- The following abridged policy brief was produced by CCI earlier this month.
- It is meant to help members dissect critical policy elements or proposals.
- Download PDF Version
In June 2023, the Japanese Financial Services Agency (FSA) amended the Payment Services Act (PSA) to update the regulatory framework for Crypto Assets and Stablecoins. This major amendment included a revised definition of crypto assets, new guidelines for crypto asset exchanges, new travel and banking rules, and a revised framework for stablecoin issuers.
Timeline of Crypto Amendments to the Payment Services Act
● April 2017. Crypto asset regulations introduced, defining crypto assets, requiring service provider registration and enacting integrity measures.
● May 2020. Consumer protection requirements enhanced, requiring segregation of offline crypto assets and prohibiting misleading advertisement. Custodial wallet service providers now included.
● June 2023. Stablecoin regulations introduced, requiring registration for service providers, measures for consumer protection, and customer identity verifications.
Definition of Crypto Assets:
Under the PSA, a crypto asset is a property value satisfying the following four criteria: ● Used for Payment and sold to / purchased by unspecified persons
● Electronically recorded and transferred
● Not a fiat currency or a currency-denominated asset
● Not a security token
This brings Japan’s crypto asset definition to be very similar to Singapore’s, but differs from the U.S. definition.
Read another CCI Policy Brief below.
Guidelines for Crypto Asset Exchanges:
Crypto asset exchange service providers must be registered and comply with
requirements, which includes the protection of customer assets, provision of sufficient information to users market integrity and AML/CFT measures.
● Protection of customer asset requirements must be segregated, and at least 95% of customers’ crypto assets must be held in an offline wallet. Segregation of assets and financial statements must be audited.
● Provision of sufficient information, in which information on contract details and fees must be provided along with balance sheets and income statements. The nature of crypto assets must also be explained to users.
● Unfair acts (e.g., market manipulation, disguised trading, and front running) are prohibited
● KYC due diligence is required, and such procedures and transactions with users must be recorded, and suspicious transactions must be reported to regulators.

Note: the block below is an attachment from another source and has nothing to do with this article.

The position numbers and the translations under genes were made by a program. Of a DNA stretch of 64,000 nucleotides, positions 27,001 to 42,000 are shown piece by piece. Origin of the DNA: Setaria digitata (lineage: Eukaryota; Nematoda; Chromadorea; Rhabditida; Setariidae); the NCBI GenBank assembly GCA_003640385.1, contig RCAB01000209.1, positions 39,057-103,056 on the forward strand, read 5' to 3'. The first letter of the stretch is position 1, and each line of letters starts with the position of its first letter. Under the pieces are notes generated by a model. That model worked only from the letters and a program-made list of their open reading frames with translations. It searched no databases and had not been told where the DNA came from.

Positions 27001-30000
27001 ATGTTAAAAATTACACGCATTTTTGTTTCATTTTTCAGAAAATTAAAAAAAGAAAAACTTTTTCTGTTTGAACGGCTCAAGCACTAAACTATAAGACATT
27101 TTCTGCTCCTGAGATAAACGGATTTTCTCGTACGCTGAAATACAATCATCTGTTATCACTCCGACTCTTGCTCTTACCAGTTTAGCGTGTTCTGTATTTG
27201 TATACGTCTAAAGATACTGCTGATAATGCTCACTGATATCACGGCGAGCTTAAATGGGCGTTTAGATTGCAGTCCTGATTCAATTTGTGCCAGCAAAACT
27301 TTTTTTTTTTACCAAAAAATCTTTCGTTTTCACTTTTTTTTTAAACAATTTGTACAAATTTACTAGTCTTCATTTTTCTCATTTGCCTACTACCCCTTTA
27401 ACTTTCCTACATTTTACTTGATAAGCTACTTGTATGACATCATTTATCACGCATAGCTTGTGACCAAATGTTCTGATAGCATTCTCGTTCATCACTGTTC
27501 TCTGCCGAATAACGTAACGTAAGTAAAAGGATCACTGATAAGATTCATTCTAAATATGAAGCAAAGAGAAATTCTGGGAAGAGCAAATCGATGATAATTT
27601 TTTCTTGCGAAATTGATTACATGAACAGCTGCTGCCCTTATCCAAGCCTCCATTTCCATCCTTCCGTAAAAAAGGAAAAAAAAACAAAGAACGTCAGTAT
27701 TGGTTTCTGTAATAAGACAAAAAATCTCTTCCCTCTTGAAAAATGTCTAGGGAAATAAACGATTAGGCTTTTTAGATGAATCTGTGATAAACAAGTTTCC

New travel rules effective June 2023 require an originator Virtual Asset Service Provider (VASP) to notify a beneficiary VASP of the following originator and beneficiary customer information: originator name, originator residential address or customer identification number, originator blockchain address or other identifying alphanumeric data, beneficiary name and beneficiary blockchain address or other identifying alphanumeric data.
These travel rules cover transfers of crypto assets and stablecoins with domestic VASPs and foreign VASPs which are located in countries where travel rules are effective. The travel rules do not cover transactions involving unhosted wallets.
Generally, banks and subsidiaries are currently prohibited from engaging in crypto asset exchange services, and must abide by the “Bank Holding Rule” which requires that banking groups’ holdings of crypto assets should be kept to the minimum necessary. The Bank Holding Rule does not forbid trust banks’ holding of crypto assets as trustees, and trust banks may provide trust custody services involving crypto assets.
Read more on CCI’s Crypto in Action series below.
Under the new framework, the two broad categories of stablecoins are crypto assets and security tokens, and stablecoins with redemption promises at face value. Crypto assets and security tokens (e.g. algorithmic stablecoins) are subject to existing crypto security regulations. A newly-created category of stablecoins, “e-money stablecoins” has been defined as a type of stablecoin with redemption promises at face value that is distinct from tokenized deposits (e.g. bank deposits), and includes trust beneficiary rights and other tokens backed by fiat currencies. Crypto assets and security tokens could, however, be designated as e-money stablecoins if they are widely used as payment instruments.
Trust issuers are restricted to trust banks and companies, and must hold trust assets in the form of demand deposits. With tokens backed by fiat currencies, issuers are restricted to fund transfer service providers, and a reserve equal to the amount issued must be held in the form of highly-liquid assets.
Requirements for Domestic and Foreign Issuers
Domestic issuers are restricted to banks with prudential regulation and institutions that are required to preserve customers’ assets (such as fund transfer services providers, trust companies, and trust banks). Foreign-issued stablecoins can be intermediated by a domestic service provider if it sets aside a reserve in Japan equal to the amount of the customers’ stablecoin in its custody.
Did you know
● As of June 2023, 30 crypto asset service providers are registered in Japan
● As of April 2023, service providers have held 7 million customers’ accounts